So today evening, at a restaurant in Ernakulam (in central Kerala) when I had to speak in Hindi to order food, I could not help thinking how drastically this state and its people have changed.

Over the few years, there has been a number migrants from the north of the country (who know only Hindi) moving in to Kerala because of increasing job opportunities.

It's only a few months since this waiter in the restaurant, who is from Darjeeling, in West Bengal state, has been in Kerala. He says he can understand Malayalam but not speak fluently. I switched to Hindi when he replied to me in that language.

I spent some time talking to him, a very affable person. And for a moment I wondered if I was in some north Indian city!

I am sure he will soon learn to speak Malayalam, just as many locals, who know only Malayalam, can now speak Hindi very well.

Incidentally, I spotted menu in some small hotels, written in both Malayalam and Hindi.

This shows how a society enriches itself with migration and consequent intermingling of people of diverse backgrounds and skill sets.

Rains abate

It was a relief to see sun shining bright today morning while I travelled by a bus from North Paravur to Ernakulam. News also came in that rains have abated, water levels in dams across the State of Kerala have seen a drop. That's a major consolation.

However, the National Disaster Management Authority of India has warned that there are possibilities of rain in as many as 16 States across the nation in the coming few days as a depression develops over the Bay of Bengal.

Friday, August 10, 2018

Kerala Diary 1 - Raining misery

It's an eerie feeling being in North Paravur - about 120 km north west of Idukki reservoir. The shutters of the Cheruthoni Dam in Idukki (central Kerala) have been opened, following incessant rain, letting out huge quantities of water into Periyar river which is now overflowing into some human habitations.

While grim visuals of the havoc caused by the rain are rolling on the TV screen, here it's mostly only overcast sky and an occasional heavy rain but water seeping into earth.

I have been here since Wednesday night when the clouds opened up unleashing a fury not seen in recent times. I was woken up around 2 am by the sound of the strong force of the downpour. Didn't quite realise then what it had wreaked mainly in north and central Kerala.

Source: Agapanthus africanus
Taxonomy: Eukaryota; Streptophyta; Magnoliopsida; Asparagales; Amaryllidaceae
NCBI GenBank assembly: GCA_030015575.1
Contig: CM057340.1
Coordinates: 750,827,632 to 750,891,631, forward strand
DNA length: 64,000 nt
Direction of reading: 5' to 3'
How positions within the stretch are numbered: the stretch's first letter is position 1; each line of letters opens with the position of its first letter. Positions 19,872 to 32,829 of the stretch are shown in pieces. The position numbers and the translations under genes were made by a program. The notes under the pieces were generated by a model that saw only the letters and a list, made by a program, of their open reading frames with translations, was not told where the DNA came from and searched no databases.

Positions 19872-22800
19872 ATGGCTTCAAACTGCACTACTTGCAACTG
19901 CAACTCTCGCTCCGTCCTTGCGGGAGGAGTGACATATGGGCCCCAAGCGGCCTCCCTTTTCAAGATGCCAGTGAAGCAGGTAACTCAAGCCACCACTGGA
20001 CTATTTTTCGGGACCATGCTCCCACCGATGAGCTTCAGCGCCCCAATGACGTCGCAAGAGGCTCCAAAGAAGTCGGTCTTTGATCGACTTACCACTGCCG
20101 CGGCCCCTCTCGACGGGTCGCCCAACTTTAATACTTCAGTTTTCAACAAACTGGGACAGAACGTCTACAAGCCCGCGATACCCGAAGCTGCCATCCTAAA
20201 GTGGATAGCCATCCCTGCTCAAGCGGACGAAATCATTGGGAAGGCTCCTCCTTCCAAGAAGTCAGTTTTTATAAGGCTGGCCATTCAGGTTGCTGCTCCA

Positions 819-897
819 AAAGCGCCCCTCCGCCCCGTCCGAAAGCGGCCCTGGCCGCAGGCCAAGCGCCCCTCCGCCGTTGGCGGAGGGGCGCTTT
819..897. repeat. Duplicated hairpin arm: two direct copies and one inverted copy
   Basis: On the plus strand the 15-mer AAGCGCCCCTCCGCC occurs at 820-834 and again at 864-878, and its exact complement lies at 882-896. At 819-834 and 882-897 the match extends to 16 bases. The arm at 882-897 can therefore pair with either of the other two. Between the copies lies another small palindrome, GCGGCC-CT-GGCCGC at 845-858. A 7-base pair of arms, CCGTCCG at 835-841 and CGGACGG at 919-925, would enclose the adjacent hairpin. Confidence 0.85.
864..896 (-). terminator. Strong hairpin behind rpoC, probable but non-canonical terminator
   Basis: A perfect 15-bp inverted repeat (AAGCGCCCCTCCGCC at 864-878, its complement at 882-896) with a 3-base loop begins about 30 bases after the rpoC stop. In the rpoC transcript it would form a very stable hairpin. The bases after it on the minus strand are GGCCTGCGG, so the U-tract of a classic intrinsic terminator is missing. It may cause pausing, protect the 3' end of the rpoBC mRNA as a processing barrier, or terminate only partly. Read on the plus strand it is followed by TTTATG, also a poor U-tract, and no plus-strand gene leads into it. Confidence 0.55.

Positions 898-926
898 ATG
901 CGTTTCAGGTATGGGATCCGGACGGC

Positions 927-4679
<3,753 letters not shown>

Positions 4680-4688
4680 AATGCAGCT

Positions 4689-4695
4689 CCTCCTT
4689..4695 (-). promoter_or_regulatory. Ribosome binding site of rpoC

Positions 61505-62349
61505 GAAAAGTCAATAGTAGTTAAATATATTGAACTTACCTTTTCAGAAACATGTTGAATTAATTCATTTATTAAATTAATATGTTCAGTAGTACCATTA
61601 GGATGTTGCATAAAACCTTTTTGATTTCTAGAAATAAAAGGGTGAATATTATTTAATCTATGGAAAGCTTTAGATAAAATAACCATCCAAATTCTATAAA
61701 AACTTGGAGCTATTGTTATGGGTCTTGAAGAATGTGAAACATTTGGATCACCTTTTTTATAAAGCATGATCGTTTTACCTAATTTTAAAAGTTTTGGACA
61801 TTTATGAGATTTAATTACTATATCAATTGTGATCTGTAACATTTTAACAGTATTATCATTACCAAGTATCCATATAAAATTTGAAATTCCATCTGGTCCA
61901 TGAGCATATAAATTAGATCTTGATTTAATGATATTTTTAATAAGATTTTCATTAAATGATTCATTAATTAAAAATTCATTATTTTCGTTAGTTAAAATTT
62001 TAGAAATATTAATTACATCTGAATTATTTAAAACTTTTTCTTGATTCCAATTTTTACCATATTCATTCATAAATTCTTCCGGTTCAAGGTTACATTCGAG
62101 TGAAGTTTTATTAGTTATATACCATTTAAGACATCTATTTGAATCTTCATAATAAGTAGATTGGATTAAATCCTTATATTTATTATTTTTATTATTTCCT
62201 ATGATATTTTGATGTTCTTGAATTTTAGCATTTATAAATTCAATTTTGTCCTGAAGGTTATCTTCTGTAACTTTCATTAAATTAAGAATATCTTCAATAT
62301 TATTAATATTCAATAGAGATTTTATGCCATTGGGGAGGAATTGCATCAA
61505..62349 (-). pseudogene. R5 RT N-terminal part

Next morning onwards, the only news on local news channels has been the mounting death toll and untold hardship of whoever was in the way of the recklessly gushing torrents of water.

Such has been the downpour across Kerala that shutters of 24 of the 40 dams in the State had to be opened. Twenty two people have lost their lives in the last two days. Idukki area is still witnessing heavy rain.

Tomorrow, I am scheduled to travel down south to Ernakulam, which is closer to areas that have been badly hit. Hopefully, the ferocity of rain would have abated by then, and situation is better.

Sunday, August 5, 2018

Friends and so-called friends on Facebook

Photo courtesy: BBC
In many nations, including India, today (the first Sunday of August) is celebrated as Friendship Day, though the United Nations General Assembly has dedicated every July 30 for celebration of goodwill and affection among people. Not quite sure why different nations celebrate the same day on different dates.

I got a few Happy Friendship Day greetings today. But I saw plenty of them, quite strangely, floating around on social media.

Whenever I think about the word "friends", I wonder if Mark Zuckerberg spoiled that word. Imagine, people having hundreds of friends!


I don't know if there is an exact or true definition of it. But I guess, a friend is someone with whom we don't have any inhibitions in sharing something that is personal; with whom we would open up and show them our personal albums; whom we readily trust; and with whom we have a healthy give-and-take relationship of wise counsel and support.

Can we actually have hundreds of such people as friends? I really don't think so.

According to a Pew Research study in 2014, an average Facebook user has 338 friends. But are they really 'friends'?


Well-known British anthropologist Robin Dunbar made a correlation between the size of our brain and the size of our social group. He then came up with what is called the Dunbar Number which is 150. That is the maximum number of people we can have in our social circle. Our brain simply doesn't allow us to have more than that.

Dunbar also said that these 150 fall in four layers or circles. It is called the Dunbar Layers. At any point of time, the innermost or intimate circle of friends has just five people. The next circle has 10 more; the next another 35; and the last layer of a person's social group has another 100 - altogether making up the total of 150.


Since Zuckerberg is counting everyone in my Facebook contacts as 'friends', I have created a separate List, called Close Friends, in which there are just about 50, who form my friendly social group. Any personal posts are shared only with them. The rest are all acquaintances, colleagues, schoolmates, professional contacts etc.

Sometimes, when I look through my contacts (so-called friends) on Facebook, I find some whom I can barely recollect, who they are, or where I met them. I check the so-called mutual friends. And if I am still clueless, I remove them from my list.

I guess, Robin Dunbar is right. What do you think?